We go rail-up aboard the other 'Battleship Maine'
The Battleship Maine is properly associated with the Spanish-American War, which began when the vessel was blown up in Havana Harbor. I refer now, however, to the other "battleship Maine," which we beached out just before World War II in Eggemoggin Reach so we could remove a pot warp from her propeller. You may not have heard about this until now
This Maine was the patrol boat of the Maine Department of Sea and Shore Fisheries, now known as the Department of Marine Resources. The Maine was the entire navy of the Pine Tree State. She was steel, 90 feet, diesel-powered, and with comfortable accommodations if the commissioner wanted to take some friends deep-sea fishing, which he often did.
The Maine's complement consisted of Capt. Clarence Meservey of Brooklin, Maine, and Mate-Engineer-Cook Clayton Simmons of Friendship, ditto. The function of the Maine was to patrol the 2,500 miles of the Maine coast looking for infractions such as short lobsters.
It happened that Cap'n Meservey played a fine hand of cribbage. It also happened that Mate Simmons did not, whereas I did. So I'd be teased and cajoled into a patrol voyage on the Maine now and then so the Cap'n might have an enemy worthy of his mettle. Cook Simmons deigned to pop us a bowl of corn, and then he'd read The National Fisherman while the captain and I played cribbage, oblivious of all else.
The principal hindrance to smooth sailing along the Maine Coast is the pot warp. The only legal way to "take" a Maine lobster is by a trap, a device once made of wood but now of wire. Baited, it rests on the ocean floor and is so designed that a lobster can get in but can't find his way out. From a buoy above, a line runs down to the trap. Another word for trap is "pot," and the line is a "warp."
Lobster traps are set about three feet apart all along Maine's coast, so a power boat is fair game. A pot warp wound about a propeller slows a boat, she loses headway, and the remedy is to beach out and cut away the tangled line. We were about to enter Eggemoggin Reach when Cap'n Meservey sang out, "We just caught a pot warp!" We had time for three games and supper before we could beach out.
There's not much to it. You put out the anchor and then wait for the tide to ebb. Your boat will go down with the tide until the keel hits the mud. Then as the tide continues to recede, your boat slowly tips to one side or the other until the water is gone and the craft is rail-up. Then you go overside and cut away the pot warp, after which you wait for the tide to come back and float the boat. The Maine had settled on her starboard beam, and that was the only time I played cribbage port-side up.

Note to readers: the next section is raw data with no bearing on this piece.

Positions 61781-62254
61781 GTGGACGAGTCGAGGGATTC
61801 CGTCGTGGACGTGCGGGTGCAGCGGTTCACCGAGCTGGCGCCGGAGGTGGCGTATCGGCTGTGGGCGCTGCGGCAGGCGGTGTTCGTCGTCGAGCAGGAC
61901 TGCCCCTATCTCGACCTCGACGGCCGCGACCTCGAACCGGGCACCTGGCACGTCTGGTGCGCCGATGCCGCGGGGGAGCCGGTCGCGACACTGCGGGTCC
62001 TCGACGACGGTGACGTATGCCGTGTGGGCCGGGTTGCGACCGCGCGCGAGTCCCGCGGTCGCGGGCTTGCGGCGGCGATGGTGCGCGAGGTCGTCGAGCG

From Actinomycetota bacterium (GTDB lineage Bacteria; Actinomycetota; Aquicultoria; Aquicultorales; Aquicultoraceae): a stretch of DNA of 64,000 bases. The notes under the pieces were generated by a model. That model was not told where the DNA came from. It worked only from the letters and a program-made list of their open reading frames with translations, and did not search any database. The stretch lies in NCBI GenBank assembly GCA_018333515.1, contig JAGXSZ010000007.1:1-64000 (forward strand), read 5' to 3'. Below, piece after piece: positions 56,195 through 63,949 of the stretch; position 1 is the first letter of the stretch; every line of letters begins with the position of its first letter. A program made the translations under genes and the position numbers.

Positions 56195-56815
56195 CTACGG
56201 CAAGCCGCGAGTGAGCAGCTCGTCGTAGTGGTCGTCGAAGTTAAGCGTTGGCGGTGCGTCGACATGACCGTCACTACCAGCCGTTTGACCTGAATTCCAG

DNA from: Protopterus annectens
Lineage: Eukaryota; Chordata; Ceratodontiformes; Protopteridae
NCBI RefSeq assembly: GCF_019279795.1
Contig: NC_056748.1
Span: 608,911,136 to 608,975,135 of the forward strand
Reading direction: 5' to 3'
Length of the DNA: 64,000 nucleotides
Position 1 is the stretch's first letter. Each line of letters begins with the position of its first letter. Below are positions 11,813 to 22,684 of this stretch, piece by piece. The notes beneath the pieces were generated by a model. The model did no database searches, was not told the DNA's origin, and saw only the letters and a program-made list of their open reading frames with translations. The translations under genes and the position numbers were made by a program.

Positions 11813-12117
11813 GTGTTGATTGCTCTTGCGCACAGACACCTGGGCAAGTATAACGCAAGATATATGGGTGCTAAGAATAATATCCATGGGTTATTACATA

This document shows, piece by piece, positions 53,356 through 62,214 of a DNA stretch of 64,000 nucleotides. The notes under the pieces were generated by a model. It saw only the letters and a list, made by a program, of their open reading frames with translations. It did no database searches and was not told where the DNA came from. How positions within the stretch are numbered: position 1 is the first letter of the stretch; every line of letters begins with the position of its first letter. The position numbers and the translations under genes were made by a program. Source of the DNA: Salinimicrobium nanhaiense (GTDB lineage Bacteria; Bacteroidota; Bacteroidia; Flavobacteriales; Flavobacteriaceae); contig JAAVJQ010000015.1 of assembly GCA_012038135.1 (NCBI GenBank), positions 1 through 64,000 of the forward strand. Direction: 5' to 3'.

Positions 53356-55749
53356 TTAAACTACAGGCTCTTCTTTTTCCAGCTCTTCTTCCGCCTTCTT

For safety's sake, Mate Simmons had turned off our utilities, so the captain and I played by candle with the flame jauntily, if eerily, askew. The tide righted the Maine by morning, and I noticed an illusion persisted for two days that the world was sideways.
The war brought an end to such frivolity. Our waters were covered by mine sweepers daily. Work boats and pleasure craft were restricted, and many were taken to be converted to war purposes. We caught some spies put ashore from U-boats.
Fishing areas were restricted, and any civilian activity afloat was subject to search and seizure by the officious sailors from Oklahoma who didn't know a sternsheet from a bollard. And it wasn't all kid stuff. An Army general found the Navy had a wharf in Portland Harbor and he didn't have one, so he announced the Army would "take" Custom House Wharf, which served some 35,000 island commuters daily.
The word ran around that the Maine was to be taken by the Navy to be converted to a mine sweeper. The Maine, we heard, would no longer be allowed to carry arms and must stop using its short-wave police-band radio.
Oh, yes: The Marine Corps "took" another wharf, and the Marines didn't have any boats. Anybody frequenting the waterfront had to pay for an ID picture so he could walk down the street in the town where he was fetched up! Our governor at that time was Sumner Sewall of the shipbuilding Sewall family. Sumner was an ace pilot in World War l, and after World War II he would be occupation governor of the German state of Baden-Wrttemberg.
Sumner didn't need to take guff from anybody, and he thought things had gone far enough. So he put in a call to the right admiral in Washington, and because he was Sumner Sewall the call went through.
He spoke as follows: "Look, buster, get off my back! Maine has a navy just as much as you have, and I'll thank you to mind your own business. If there's something we can do to help, call on us and we'll be glad to oblige. In the meantime, the Maine will carry her usual arms and she'll have radio. Bye, now!"
Tensions eased after that, but once the Maine was boarded by a prairie youngster who asked to see Cap'n Merservey's "papers." The cap'n (who had his ticket for wind and steam in all waters and had been around the world 32 times) showed him his driver's license.
After we beached out the Maine that time, Mate Simmons ably brought us into several harbors of great beauty and greater tranquility. At one of them I bought a new deck of playing cards in the local store. And that's all I can tell you about the Spanish-American War.
(c) Copyright 2000. The Christian Science Publishing Society